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A Fine Balance: Location and cyber privacy in the digital age

Have you enabled location services on your mobile device?  Does Google know where you are? Faceook? LinkedIn? Foursquare? How about your GPS?  

Location-based services

By its very nature, travel and transport already rely and are coming to rely more and more on location-based services.   Revenues from the UK location-services sector are predicted to reach US$10.3bn (£6.7bn) in 2015, up from $2.8bn (£1.8bn) in 2010.

Unhappy punters?

Developers have ploughed ahead, focused on customer experience rather than information security. As a result more than half of UK consumers are not comfortable with the commercial use of their location data.

A stumbling block, or enabler?

This could pose an interesting conundrum in the times to come.  If the public don't want to share their location, then how can transport and travel be configured around the individual and their preferences?  How can you be informed of the optimum journey you could take if the service providing it can't tell where you are?  Or - how can your privacy be ensured whilst still enabling you to get maximum benefit from a coherent and linked up transport system that relies on location based services to deliver intelligent mobility systems?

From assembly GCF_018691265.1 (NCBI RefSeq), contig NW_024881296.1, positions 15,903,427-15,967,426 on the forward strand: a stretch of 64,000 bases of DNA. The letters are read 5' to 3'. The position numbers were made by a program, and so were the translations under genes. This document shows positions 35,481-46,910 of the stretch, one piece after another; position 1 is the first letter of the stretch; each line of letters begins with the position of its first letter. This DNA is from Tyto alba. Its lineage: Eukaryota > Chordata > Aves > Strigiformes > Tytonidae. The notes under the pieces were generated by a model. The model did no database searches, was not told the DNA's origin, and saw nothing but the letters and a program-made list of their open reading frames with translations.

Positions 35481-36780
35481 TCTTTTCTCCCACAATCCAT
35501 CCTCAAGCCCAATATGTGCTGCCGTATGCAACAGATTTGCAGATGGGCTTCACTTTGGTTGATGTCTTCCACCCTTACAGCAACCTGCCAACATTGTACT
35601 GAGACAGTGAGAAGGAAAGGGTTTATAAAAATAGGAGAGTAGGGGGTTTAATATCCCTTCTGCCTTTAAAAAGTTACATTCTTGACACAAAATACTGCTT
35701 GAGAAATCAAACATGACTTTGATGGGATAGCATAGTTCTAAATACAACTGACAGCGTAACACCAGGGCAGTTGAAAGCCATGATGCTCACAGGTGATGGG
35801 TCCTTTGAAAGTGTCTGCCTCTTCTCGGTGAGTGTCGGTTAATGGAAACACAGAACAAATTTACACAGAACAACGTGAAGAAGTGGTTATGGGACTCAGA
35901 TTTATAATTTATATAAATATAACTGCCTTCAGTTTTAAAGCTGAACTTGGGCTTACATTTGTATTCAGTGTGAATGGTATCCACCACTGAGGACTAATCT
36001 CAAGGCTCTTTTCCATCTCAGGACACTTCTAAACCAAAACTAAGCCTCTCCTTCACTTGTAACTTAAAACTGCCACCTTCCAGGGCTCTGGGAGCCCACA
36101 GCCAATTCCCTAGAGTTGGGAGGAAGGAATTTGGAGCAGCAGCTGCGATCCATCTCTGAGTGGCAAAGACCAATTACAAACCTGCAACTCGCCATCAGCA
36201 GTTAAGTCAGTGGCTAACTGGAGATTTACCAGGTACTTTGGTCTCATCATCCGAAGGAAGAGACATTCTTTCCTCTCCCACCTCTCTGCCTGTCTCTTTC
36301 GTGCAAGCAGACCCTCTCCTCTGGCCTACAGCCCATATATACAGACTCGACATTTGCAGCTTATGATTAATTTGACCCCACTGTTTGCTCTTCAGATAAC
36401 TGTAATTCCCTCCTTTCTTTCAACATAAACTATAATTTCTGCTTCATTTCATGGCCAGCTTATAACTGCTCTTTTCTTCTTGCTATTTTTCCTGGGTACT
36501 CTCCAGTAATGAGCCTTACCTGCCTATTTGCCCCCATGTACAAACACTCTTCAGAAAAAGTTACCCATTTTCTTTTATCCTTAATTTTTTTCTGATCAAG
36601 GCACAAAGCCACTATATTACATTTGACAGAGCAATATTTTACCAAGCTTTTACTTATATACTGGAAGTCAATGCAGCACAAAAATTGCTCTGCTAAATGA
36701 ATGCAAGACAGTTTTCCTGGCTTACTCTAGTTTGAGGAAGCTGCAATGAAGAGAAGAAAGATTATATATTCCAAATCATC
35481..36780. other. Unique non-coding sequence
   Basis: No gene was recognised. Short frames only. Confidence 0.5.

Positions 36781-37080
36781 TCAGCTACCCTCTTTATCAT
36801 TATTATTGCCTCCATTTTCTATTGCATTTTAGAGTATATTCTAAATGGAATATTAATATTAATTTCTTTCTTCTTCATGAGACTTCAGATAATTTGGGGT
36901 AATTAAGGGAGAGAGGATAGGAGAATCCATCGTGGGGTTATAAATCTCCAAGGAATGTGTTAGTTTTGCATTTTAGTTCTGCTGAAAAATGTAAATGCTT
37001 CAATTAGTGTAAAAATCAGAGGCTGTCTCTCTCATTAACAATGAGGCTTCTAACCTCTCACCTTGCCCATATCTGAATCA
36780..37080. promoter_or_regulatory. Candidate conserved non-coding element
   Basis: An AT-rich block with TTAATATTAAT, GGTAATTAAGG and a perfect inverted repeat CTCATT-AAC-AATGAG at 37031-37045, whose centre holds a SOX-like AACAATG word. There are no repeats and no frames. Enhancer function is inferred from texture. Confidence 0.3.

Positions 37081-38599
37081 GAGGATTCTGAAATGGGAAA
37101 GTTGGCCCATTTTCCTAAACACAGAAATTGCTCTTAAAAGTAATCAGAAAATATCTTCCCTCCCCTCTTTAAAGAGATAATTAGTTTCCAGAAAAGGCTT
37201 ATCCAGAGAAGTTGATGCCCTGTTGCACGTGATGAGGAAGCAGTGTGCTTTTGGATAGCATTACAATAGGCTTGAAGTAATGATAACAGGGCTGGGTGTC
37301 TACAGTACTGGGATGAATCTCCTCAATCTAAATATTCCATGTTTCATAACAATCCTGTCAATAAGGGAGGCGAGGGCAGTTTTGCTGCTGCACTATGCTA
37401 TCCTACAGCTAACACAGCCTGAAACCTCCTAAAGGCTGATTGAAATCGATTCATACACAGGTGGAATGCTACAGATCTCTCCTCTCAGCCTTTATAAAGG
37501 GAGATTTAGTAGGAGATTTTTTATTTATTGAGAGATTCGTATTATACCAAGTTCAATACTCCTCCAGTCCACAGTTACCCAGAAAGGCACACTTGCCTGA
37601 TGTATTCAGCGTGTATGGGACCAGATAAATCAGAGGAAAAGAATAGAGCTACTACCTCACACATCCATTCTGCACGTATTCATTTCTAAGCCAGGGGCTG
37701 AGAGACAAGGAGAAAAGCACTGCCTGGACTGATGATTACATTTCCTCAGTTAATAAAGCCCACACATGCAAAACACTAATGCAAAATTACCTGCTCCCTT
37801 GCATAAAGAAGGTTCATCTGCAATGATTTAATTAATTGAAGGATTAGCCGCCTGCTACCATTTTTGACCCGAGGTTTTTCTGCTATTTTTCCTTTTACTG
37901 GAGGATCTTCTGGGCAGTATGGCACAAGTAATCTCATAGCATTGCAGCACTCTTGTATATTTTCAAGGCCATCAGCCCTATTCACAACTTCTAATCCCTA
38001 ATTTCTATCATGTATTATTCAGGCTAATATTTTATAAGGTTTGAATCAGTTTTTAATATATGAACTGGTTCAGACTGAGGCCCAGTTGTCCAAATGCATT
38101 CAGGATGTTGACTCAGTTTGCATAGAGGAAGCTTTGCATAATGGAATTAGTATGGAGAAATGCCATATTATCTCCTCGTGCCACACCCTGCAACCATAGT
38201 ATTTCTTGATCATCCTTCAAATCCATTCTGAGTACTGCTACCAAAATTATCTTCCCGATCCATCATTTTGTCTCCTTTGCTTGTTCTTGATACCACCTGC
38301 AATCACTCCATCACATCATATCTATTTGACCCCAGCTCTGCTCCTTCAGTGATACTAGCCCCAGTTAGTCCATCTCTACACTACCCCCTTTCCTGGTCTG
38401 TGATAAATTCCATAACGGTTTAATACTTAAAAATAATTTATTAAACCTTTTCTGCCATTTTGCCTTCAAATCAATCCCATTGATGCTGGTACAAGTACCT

New report available

The ICT Knowledge Transfer Network has recently published a report summarising the outcomes of their conference A Fine Balance: Location and cyber privacy in the digital age, that brought together around 100 of the UK’s leading thinkers on how location data is collected, secured, bought and sold. Speakers included The Information Commissioner’s Office, Microsoft, the GSM Association and The Open University, who discussed how to meet these challenges. 

Delegates and speakers were surveyed for their opinions on a variety of key issues and based on their votes a series of recommendations were made to policy makers and industry.

Proposed recommendations

These recommendations included

  • calls for industry codes to increase transparent practises in the use of location data,
  • increased support for UK technologists to find solutions, and
  • proposals for new standard practise guidelines around data anonymisation to reduce the risk of data aggregation. 

If these recommendations are acted upon, it could mean a big difference to implementation of intelligent mobility solutions in the UK.


Download the report from the ICT KTN Cyber Security Group

View and join (for free!) the ICT KTN Cyber Security Group to stay up to date with developments in this exciting sphere.

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